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As far as I know there was a similar discussion when 120 film hit the market and people started using cheap and easy to use box cameras around the turn of the century. Then there was a discussion like this when 35mm film became widely popular after the 2nd World War. Then again when colour mass processing became incredibly cheap 20 years ago. Now it is with digital. All of these consecutive steps marked a revolution that suddenly gave a largely increased number of people the ability to take a largely increased amount of pictures. And every time this happened the established elite of photographers argued that this would dilute the craft because each of these steps came along with a highly increased output of images yet with a reduction in knowledge and effort needed to produce them. Like in political history there has always been a conservative elite that aimed at the prevention or at least moderation of change.
If there is really a - maybe only perceived - decline in quality now, I do not blame digital for this. I really think it is the Internet that is responsible. I´m sure there has always been a huge amount of badly focussed, composed and exposed photos but until around the year 2000 they usually rested in some drawer and nobody ever got to see them. I assume if the Internet had not been invented it would still be the same today and these pictures would just rot on some hard drive instead. But since the web enables everyone to show them, we are suddenly confronted with them and get the impression that photography is in decline.
I heartily disagree. Tradition, IMO, is generally about protecting vested interests/old capital/old power.
Originally Posted by davidkachel
The only things at risk photographically are the "old" business models and who is in charge. There are in history many overthrows of the powers that be/were in art, 'tis the way of the world.
Don't get me wrong I truly believe that knowing history is important socially, not understanding the world around us and the follies that drive world and local events is recipe for disaster; but not knowing who Steglitz is has no bearing on my ability to make good photos/art or the collapse of society.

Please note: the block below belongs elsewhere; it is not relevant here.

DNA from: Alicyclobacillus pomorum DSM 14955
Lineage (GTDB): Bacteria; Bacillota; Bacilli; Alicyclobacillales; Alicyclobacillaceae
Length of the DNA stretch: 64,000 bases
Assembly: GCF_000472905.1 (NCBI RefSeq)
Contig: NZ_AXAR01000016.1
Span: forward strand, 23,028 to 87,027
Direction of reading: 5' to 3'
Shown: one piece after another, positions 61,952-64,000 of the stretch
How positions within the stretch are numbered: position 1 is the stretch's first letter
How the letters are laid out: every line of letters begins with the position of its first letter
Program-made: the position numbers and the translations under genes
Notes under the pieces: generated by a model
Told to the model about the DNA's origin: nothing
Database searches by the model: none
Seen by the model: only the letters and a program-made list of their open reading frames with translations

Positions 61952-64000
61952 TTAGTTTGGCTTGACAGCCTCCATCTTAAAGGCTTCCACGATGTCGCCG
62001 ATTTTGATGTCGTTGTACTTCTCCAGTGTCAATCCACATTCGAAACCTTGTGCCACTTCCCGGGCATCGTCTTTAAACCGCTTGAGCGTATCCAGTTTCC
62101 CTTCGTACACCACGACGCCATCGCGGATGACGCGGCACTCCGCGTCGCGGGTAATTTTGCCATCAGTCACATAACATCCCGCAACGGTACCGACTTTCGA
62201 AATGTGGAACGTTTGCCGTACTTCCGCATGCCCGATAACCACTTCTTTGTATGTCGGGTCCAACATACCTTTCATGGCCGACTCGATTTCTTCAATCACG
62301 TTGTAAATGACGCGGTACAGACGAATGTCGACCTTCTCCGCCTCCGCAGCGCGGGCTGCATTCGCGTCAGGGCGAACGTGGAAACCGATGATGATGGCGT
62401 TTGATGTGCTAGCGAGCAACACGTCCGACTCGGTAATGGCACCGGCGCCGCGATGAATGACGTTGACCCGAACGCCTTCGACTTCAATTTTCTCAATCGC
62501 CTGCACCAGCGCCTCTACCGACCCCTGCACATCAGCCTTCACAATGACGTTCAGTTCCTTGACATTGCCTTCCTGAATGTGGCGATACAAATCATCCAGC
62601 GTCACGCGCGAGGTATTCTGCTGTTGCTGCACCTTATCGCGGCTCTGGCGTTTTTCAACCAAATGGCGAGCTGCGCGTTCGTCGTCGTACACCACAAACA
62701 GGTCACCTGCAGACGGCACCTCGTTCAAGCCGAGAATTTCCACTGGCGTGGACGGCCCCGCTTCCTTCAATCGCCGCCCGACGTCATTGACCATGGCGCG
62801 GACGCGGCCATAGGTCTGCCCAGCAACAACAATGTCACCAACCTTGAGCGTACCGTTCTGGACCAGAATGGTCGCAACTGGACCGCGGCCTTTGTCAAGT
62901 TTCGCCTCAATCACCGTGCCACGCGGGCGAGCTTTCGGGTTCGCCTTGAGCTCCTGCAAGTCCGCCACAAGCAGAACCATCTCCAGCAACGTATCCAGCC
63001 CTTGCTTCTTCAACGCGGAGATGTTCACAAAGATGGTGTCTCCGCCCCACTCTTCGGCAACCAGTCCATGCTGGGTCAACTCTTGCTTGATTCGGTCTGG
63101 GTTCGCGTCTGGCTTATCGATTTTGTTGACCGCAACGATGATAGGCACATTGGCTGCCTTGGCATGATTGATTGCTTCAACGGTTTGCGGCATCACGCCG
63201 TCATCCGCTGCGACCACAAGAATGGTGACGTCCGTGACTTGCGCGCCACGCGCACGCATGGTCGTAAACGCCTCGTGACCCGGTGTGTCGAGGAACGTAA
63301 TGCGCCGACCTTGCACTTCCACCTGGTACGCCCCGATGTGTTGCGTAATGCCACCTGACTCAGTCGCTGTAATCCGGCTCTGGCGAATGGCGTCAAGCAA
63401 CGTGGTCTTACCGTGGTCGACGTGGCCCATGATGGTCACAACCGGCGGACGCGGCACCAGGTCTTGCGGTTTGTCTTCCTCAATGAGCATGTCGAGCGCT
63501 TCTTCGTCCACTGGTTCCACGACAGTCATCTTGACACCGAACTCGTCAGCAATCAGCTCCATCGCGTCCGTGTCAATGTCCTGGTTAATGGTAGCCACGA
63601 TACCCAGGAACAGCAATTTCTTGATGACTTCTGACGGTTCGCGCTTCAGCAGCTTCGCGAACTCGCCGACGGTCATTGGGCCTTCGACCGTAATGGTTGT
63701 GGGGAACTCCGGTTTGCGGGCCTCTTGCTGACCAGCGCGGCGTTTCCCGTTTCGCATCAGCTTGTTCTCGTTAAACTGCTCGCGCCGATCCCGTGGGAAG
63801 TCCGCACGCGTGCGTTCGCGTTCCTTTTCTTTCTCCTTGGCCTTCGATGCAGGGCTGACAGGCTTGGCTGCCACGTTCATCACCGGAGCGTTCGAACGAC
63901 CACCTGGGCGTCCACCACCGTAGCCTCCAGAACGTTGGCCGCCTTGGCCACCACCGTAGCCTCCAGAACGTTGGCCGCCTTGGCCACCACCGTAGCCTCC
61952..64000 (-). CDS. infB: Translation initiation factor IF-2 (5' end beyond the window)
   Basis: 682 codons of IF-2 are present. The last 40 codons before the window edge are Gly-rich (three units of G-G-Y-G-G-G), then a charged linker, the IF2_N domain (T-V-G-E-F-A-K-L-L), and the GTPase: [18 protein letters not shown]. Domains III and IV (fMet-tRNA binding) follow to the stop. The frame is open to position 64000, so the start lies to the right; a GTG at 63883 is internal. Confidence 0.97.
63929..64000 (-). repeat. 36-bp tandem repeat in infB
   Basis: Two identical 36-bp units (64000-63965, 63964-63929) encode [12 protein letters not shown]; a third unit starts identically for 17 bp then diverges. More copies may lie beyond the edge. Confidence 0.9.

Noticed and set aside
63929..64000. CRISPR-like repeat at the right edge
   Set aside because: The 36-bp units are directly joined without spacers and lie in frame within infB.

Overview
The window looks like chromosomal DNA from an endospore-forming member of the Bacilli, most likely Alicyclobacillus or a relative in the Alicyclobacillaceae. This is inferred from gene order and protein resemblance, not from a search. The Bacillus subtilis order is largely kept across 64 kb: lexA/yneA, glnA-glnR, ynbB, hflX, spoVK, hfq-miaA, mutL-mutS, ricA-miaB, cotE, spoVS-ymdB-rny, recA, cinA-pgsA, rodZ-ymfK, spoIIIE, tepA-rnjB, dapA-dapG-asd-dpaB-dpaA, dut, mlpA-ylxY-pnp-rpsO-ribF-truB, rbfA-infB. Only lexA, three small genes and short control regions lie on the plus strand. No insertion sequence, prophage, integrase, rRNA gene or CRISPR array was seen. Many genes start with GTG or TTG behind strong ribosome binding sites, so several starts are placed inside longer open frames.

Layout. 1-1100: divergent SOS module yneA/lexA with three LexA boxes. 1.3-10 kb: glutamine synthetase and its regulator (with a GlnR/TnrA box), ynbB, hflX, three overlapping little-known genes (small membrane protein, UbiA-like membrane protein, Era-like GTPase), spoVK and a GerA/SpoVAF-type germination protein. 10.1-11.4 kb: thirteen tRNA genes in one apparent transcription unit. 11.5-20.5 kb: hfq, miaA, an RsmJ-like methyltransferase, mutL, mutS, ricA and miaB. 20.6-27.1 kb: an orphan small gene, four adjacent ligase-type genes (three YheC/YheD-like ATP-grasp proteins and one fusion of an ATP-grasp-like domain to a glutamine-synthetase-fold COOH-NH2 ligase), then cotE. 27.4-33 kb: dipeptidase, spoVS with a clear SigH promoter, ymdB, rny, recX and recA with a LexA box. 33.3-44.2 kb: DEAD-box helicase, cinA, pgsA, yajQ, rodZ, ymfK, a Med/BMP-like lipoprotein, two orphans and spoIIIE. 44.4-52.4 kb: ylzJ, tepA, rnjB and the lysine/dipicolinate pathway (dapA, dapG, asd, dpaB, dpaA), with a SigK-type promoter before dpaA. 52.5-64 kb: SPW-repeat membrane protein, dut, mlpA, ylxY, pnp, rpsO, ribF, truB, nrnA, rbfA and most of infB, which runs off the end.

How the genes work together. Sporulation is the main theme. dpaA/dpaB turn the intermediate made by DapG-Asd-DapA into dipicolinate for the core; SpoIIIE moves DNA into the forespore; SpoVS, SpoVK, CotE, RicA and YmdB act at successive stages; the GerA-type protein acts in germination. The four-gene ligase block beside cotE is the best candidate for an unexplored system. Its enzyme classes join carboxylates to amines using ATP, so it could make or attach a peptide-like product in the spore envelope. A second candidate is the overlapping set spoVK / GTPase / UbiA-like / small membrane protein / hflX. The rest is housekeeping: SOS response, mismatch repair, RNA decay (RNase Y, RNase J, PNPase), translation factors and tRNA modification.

Mark Barendt, Ignacio, CO
"We do not see things the way they are. We see things the way we are." Anaïs Nin
In agreement with an earlier comment by "Maris", traditional photography and digital photography are two separate medias. There are some similarities but only at a superficial level ( a field of sunflowers is light sensitive but its not a film camera). The actual process is different with most of the traditional aspects (eg, focus, exposure) handled by software. Skill sets are far different. Digital can do so much more than what we as traditional photographers create. Therein lies the danger for digital - so much of their work are merely demos of hardware/software capabilities. For example, they can create with 3D Additive Printing carbon prints whose sense of depth can far surpass what carbon printers can do. But where is the craft and art?
Let the digital image makers go their own way. They don't need a history of photography. They need to better come to terms with their tools, and create their own history.
Last edited by doughowk; 03-14-2013 at 08:42 AM. Click to view previous post history.
van Huyck Photo
"Progress is only a direction, and it's often the wrong direction"
And these young people may be doing exactly that, just not the photographers the OP wants them to look at.
Originally Posted by eddie